“This year we have witnessed a wave of intense drought and as a result our lands did not produce any crops and we don’t have any sources of drinkable water either for us or for our animals,” said Abdallah, a tribal leader from Al Sebat. “It is infuriating to think that the current conditions will force us to leave the rural areas and that our lands will be left as ruins.”
Many farmers have spent their savings and gone into debt to keep their animals alive.
“Because of the drought I was unable to harvest any wheat,” said Hamid Ali from Baaj, one of the worst affected districts in Ninewa, Iraq. “Now I am overwhelmed with debt.”
Other aid groups joining today’s warning and call for emergency and flexible funding are: ACTED, Action Against Hunger, Mercy Corps, People in Need, Première Urgence Internationale, War Child, Help, Women Rehabilitation Organisation, VIYAN Organization, Al Rakeezeh Foundation for Relief and Development.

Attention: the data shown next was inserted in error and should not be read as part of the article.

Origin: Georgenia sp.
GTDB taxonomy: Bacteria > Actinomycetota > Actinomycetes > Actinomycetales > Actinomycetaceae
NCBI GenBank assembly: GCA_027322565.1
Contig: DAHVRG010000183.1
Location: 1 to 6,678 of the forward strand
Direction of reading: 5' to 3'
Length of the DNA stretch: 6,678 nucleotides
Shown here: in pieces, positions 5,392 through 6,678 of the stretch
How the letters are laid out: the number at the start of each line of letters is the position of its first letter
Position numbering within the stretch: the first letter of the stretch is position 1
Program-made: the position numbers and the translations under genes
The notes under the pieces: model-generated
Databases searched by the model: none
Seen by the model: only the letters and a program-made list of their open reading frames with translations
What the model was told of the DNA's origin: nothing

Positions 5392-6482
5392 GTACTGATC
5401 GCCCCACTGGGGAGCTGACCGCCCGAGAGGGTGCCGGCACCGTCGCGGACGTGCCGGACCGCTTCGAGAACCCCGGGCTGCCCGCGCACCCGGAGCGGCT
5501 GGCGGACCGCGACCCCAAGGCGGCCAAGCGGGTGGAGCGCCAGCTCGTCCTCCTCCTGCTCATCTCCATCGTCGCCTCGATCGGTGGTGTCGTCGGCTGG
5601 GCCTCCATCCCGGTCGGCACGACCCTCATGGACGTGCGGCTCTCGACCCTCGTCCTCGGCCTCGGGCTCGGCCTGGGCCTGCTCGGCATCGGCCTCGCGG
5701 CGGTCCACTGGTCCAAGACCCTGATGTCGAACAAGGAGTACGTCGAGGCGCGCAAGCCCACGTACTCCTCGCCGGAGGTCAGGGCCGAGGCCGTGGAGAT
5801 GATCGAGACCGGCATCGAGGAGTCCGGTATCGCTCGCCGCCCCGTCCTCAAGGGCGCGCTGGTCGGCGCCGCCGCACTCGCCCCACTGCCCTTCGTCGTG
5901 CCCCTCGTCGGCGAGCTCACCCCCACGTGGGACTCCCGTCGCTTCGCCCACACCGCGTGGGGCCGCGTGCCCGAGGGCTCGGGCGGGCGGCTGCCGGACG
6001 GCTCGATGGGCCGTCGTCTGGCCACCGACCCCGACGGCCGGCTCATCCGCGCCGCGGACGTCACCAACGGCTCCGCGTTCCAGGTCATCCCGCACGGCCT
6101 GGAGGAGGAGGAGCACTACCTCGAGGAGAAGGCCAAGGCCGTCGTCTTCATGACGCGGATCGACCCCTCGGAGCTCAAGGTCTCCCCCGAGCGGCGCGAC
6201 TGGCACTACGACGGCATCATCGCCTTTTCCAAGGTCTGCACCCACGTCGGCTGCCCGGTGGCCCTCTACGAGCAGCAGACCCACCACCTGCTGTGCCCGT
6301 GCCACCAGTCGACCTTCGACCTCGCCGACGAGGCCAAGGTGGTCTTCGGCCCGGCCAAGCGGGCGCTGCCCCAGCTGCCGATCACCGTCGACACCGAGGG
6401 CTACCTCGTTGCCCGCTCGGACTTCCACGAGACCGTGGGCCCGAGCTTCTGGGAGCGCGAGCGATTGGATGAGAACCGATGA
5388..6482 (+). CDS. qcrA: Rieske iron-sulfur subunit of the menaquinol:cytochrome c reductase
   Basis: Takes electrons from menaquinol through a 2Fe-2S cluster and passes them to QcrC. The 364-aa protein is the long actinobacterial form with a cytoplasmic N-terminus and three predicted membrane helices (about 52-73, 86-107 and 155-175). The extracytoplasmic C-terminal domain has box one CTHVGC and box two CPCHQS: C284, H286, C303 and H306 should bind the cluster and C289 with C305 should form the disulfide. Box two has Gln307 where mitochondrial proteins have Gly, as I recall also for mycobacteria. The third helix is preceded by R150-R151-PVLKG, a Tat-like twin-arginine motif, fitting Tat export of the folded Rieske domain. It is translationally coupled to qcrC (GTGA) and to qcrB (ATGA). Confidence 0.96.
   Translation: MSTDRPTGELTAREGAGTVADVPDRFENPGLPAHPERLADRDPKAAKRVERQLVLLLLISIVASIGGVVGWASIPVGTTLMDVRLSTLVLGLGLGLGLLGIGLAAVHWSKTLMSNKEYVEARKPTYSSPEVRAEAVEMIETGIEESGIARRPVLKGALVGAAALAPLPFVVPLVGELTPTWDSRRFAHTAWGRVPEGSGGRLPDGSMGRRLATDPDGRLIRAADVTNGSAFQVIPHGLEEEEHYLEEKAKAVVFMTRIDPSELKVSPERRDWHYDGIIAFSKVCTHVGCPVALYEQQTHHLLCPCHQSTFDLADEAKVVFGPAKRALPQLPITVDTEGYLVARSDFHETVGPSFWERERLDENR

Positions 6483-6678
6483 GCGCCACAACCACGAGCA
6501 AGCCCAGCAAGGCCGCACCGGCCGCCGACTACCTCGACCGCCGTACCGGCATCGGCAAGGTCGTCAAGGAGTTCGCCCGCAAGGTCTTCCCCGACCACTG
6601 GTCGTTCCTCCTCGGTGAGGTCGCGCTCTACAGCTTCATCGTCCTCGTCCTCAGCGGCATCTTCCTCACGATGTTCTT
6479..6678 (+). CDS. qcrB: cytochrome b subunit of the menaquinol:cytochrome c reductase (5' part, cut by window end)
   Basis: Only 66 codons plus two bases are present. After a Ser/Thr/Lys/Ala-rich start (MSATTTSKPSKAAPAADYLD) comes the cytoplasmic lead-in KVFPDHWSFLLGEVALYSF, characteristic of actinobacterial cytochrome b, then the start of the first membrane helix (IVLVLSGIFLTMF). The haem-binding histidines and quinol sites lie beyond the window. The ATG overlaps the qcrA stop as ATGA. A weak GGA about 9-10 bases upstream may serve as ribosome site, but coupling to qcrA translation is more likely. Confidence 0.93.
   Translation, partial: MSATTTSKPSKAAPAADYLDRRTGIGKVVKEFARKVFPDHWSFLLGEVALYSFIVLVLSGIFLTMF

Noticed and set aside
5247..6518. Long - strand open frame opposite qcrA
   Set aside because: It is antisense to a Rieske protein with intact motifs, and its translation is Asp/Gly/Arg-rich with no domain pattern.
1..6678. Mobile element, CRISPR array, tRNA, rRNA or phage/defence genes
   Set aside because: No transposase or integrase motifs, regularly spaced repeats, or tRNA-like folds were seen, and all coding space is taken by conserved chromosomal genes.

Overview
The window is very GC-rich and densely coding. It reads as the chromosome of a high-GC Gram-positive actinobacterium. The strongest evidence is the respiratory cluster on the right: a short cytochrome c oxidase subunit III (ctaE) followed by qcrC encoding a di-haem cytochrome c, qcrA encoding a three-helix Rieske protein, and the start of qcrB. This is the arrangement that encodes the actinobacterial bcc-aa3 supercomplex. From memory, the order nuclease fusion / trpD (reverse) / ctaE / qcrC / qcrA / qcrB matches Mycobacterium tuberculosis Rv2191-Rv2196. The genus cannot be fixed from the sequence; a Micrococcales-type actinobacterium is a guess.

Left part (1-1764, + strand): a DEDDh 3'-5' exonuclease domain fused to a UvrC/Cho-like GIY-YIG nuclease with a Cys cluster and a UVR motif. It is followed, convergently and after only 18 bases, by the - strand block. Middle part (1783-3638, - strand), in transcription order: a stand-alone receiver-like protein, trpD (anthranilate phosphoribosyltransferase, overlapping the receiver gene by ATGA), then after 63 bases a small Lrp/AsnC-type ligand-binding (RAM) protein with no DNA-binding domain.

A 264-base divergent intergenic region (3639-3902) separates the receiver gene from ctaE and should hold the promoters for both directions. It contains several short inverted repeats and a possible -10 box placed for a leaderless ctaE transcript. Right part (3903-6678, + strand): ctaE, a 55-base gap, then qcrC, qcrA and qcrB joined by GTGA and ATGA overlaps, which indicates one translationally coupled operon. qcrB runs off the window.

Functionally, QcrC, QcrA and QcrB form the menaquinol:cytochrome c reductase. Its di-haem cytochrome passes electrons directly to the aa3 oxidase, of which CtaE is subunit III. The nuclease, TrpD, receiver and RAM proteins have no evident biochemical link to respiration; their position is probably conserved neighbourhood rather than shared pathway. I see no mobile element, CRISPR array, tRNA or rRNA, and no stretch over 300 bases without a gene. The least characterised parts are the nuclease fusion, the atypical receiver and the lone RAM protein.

Notes for editors:
- Photos and B-roll can be downloaded for free use and distribution.
- Syria is currently facing the worst drought in seventy years while Iraq is facing the second driest season in 40 years due to record low rainfall according to the UN.
- In Turkey, major cities have suffered severe water shortages as the country’s largest reservoirs quickly became depleted at the end of last year.
The 'success' that is Iraq -- according to War Criminal Paul L. Bremer.
Post-government life as a ski bum apparently didn't work out for Paul so he returned with a column for THE WALL STREET JOURNAL that was filled with lies -- see "A War Criminal Returns."